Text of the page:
LA legislator is key player for California telecoms policy

24 April 2016 by Steve Blum
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Hardball, fast ball or screw ball?

Four consequential broadband bills approached a key committee in the California assembly over the past couple of weeks, with permissive regulations for incumbents making first base on a walk, and subsidies and rules that favor competitors striking out.

Mike Gatto, a democrat from Los Angeles and the chairman of the utilities and commerce committee, was on the pitching mound for all four bills. He’s the driving force behind a push to put a simple thumbs up or thumbs down vote on the future of the California Public Utilities Commission onto the November ballot, and the gatekeeper who waved through AT&T’s bid to end rural wireline service, while stopping a plan to re-energise broadband infrastructure subsidies by adding money and raising the state’s minimum standard to 25 Mbps download and 3 Mbps upload speeds (and, it should be said, adding money to several non-infrastructure programs as well).… More

Bait and switch for California bill to allow AT&T's rural abandonment

22 April 2016 by Steve Blum
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Not the result he was expecting.

No real changes were made in to a proposed new law that would allow AT&T to pull out its wireline systems in rural and inner city communities in California, despite promises to the contrary.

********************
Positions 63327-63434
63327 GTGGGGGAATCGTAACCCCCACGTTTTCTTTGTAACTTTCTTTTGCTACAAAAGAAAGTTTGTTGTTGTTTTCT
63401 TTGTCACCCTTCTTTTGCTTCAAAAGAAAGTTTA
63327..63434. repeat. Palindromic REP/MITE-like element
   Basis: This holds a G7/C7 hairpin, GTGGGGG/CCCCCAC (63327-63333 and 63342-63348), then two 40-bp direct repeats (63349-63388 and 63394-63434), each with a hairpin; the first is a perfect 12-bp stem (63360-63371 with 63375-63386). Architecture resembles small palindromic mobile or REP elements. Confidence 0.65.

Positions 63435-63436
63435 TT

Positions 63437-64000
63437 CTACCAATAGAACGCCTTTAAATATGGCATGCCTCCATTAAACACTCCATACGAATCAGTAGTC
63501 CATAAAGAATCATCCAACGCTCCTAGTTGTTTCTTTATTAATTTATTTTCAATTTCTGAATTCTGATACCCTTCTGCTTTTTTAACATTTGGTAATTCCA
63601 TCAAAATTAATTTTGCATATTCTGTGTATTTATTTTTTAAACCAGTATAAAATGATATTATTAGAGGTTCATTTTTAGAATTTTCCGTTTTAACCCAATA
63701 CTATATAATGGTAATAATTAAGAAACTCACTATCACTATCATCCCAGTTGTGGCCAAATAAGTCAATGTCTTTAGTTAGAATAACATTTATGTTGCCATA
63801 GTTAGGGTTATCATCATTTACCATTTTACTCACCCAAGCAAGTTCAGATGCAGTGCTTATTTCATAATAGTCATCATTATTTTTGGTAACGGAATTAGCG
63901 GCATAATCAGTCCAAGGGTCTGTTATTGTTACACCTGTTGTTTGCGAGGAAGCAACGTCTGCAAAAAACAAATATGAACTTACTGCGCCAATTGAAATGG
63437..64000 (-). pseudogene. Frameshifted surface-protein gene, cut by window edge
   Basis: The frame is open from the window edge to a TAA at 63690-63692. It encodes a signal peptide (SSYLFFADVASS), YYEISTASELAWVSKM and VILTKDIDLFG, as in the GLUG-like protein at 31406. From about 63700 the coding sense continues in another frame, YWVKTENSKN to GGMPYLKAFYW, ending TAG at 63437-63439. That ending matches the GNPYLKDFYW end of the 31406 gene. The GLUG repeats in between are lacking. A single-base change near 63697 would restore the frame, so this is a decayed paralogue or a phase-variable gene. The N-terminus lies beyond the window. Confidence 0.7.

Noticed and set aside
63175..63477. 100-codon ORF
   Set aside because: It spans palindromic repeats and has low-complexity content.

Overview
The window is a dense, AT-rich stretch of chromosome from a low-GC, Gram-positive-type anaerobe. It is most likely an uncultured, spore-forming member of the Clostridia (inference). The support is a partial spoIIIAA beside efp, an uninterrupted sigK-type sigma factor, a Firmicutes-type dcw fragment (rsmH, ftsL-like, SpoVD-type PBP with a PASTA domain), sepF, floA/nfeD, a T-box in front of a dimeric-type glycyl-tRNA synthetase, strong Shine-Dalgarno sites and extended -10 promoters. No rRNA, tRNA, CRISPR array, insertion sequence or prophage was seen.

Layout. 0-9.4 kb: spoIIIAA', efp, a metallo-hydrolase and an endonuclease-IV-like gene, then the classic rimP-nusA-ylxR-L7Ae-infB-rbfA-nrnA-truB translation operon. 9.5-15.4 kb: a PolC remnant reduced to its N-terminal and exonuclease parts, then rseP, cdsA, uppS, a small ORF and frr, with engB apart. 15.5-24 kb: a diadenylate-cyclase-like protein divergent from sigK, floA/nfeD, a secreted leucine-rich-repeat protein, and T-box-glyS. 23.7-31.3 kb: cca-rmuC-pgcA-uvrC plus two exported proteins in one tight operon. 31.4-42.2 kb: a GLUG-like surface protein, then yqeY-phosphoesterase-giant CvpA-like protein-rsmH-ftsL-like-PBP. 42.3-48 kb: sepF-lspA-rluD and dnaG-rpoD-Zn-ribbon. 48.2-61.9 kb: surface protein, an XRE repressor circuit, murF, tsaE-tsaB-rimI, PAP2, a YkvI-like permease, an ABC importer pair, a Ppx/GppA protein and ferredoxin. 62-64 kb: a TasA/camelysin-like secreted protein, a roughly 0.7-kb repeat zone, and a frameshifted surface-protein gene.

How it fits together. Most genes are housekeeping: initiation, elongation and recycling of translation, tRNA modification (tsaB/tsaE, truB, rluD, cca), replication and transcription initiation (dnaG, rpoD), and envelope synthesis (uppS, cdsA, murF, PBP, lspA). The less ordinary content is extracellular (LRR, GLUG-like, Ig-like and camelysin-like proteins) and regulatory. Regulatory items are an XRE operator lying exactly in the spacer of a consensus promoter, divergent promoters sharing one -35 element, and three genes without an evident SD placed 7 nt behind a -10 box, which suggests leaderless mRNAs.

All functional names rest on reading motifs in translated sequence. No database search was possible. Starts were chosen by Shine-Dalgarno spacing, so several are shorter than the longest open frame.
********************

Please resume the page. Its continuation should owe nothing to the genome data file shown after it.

The new text of assembly bill 2395 is now available, and it’s nothing like the way it was characterised by AT&T and its legislative cheering section during an assembly utilities and commerce committee hearing last week.… More

AT&T, cable lobbyists gut California broadband subsidies

20 April 2016 by Steve Blum
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Broadband infrastructure subsidies are off the table in Sacramento, thanks to a coordinated campaign by AT&T staff lobbyists and the cable industry’s political front organisation, the California Cable and Telecommunications Association (CCTA). Assembly bill 1758 was pulled by its author, assemblyman Mark Stone (D – Santa Cruz) after it became clear that the California assembly’s utilities and commerce committee was going to spike it at its meeting this afternoon.

Originally, AB 1758 would have put $150 million into the California Advanced Services Fund (CASF) broadband construction subsidy account, and another $200 million in a range of broadband-related programs, including service for hospitals, facilities in public housing, digital literacy and marketing efforts and regional consortia.… More

Ayes and noes posted for AT&T's California rural exit bill

18 April 2016 by Steve Blum
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You’re wireless now.

The official vote tally for assembly bill 2395 has been posted. That’s the bill that would let AT&T shut down its wireline networks in rural and inner city areas and replace them with lower capacity but higher cost and higher profit margin wireless systems. It was clear from listening to the audio feed that a big, bipartisan majority of the California assembly utilities and commerce committee favored the bill, but the rules allow votes to be silently added to the roll, or even changed, before the meeting officially ends.… More

AT&T says don't worry about copper lines, California legislators say OK

14 April 2016 by Steve Blum
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History says otherwise.